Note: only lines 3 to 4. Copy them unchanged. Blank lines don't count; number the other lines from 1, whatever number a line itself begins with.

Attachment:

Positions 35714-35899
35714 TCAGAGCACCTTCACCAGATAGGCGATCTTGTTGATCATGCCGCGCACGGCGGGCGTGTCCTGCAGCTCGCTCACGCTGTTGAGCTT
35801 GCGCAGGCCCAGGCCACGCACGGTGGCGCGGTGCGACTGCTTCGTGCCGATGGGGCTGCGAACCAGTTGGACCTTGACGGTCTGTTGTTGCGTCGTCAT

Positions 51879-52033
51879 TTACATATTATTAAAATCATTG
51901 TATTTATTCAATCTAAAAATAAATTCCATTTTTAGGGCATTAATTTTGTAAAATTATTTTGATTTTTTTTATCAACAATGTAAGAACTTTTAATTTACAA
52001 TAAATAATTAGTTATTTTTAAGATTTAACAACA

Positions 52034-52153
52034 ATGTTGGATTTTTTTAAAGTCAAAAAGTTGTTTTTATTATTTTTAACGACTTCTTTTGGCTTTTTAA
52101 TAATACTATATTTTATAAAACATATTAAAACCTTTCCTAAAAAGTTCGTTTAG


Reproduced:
35801 GCGCAGGCCCAGGCCACGCACGGTGGCGCGGTGCGACTGCTTCGTGCCGATGGGGCTGCGAACCAGTTGGACCTTGACGGTCTGTTGTTGCGTCGTCAT

Positions 51879-52033